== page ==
Once everything had dried it was time to start assembling. Using the Dremel, I cut a 1/4" (0.64cm) hole in the center of the piece of wood that would serve as the primary base for the battery pack and plasma ball. After a quick test run to ensure that the dowel that serves as the handle would fit snuggly into this hole, I marked the very first point where said dowel emerges from beneath the board, then drilled a hole 1/8" (0.32cm) in diameter straight through. A 2" (5.08cm) long zinc eyelet screw was then twisted through the hole so the eyelet itself faced up and flush against the board, lending the latter some support. This arrangement was fixed in place first with a heavy layer of gorilla glue, then with a thinner layer of rubber cement.

For the grip on the handle I took some dark brown leather leftover from my Aayla Secura ‘vest’ (related aside: how on Earth was that costume from three years ago?) and cut it into 1” (2.54cm) wide strips, then wrapped these around the bottom of the handle and fixing the leather in place with hot glue. At the top of the grip, I wound the leather over itself a few times to create the look of a handle. Pretty much any sturdy fabric will work for this and the birch/acrylic paint takes hot glue fairly well.


The last part of the assembly process is a bit tricky and, quite honestly, should probably be left until the last few days before you leave for your convention. The battery pack gets filled (if your plasma ball ends up being the same as mine, the pack requires 20 AA batteries), then attached to the base of the handle with gorilla glue. The plasma ball is then affixed to the battery pack with hot glue so you can pull the former off if you need to replace batteries or make adjustments. Originally I’d intended to use some of the trapezoid wooden cutouts to help stabilize the mace, but they ended up being unnecessary. After that it was just a matter of hot gluing the gear teeth to the base of the plasma ball.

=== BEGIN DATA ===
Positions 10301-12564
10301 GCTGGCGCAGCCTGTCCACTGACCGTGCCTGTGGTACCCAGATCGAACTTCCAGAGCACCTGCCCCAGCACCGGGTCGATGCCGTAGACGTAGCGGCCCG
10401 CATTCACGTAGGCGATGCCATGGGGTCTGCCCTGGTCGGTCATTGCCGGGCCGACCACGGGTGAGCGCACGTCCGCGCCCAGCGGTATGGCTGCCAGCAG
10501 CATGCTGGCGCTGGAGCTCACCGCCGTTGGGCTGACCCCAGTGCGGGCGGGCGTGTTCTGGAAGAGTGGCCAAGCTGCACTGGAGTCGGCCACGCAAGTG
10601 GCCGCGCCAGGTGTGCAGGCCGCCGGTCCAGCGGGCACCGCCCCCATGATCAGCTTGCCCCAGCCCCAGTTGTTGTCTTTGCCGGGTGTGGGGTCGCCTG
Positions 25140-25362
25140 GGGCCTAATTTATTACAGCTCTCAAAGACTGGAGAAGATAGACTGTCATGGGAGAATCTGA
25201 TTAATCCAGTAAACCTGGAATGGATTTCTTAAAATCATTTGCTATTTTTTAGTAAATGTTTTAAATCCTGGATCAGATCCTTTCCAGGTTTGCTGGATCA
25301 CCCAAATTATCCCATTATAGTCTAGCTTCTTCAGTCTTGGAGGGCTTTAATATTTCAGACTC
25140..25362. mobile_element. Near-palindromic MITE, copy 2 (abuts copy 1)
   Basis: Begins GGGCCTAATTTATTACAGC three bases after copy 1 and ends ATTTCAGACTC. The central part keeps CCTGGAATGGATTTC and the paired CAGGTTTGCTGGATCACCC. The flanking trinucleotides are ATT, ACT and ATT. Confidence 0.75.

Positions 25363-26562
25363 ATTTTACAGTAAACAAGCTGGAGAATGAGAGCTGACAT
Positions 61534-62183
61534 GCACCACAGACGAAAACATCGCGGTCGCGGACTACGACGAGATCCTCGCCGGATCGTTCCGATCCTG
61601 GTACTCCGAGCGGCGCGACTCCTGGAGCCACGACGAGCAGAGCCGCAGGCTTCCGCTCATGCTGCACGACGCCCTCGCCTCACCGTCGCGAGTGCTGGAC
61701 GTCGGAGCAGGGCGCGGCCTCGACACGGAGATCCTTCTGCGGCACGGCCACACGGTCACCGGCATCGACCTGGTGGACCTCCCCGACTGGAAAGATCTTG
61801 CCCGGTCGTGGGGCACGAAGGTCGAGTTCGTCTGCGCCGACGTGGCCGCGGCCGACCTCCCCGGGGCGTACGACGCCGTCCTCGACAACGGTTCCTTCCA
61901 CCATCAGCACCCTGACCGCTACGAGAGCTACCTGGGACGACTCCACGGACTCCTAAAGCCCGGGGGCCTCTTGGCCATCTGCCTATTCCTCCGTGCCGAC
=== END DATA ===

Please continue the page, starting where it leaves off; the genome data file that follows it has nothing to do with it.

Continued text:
Not gonna lie, the mace is neither light nor is it super stable, but it lights up and presents well. This was one of the more ambitious ideas I’ve had for a prop and I’m really hoping it works out well on the convention floor. We’ll find out soon!

Post-Con Update: Oh this poor mace. My misgivings about its structural integrity ended up being at least semi-founded. Even though the weapon came together as it was supposed to, it stubbornly refused to function after arriving in Indianapolis. I still can't discern exactly what went wrong, but I'm willing to guess that the process of transporting the components of the mace ended up jostling or otherwise internally damaging either the battery pack, the plasma ball, or both. More than a few hours of the night before Cosplay Saturday were spent frantically trying to get the plasma ball to work, but to no avail. Given that the ball was a no-go (and the weapon just didn't look right all darkened), I decided to scrap the mace entirely and walk the convention halls without it.

That being said, if the plasma ball had cooperated/survived the trip out to Indy, the build described in this post would have produced a pretty nifty result. It was disappointing to have to give up on the mace at the last minute, but I'll definitely try to complete the build (or something similar to it) for a future iteration of the costume. Hawkgirl will eventually have her mace!

2 comments :

  1. I need a link for the mace. Need a large plasma orb

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    Replies
    1. Here you go: https://ledchristmaslighting.com/index.php?main_page=product_info&cPath=313_59&products_id=47220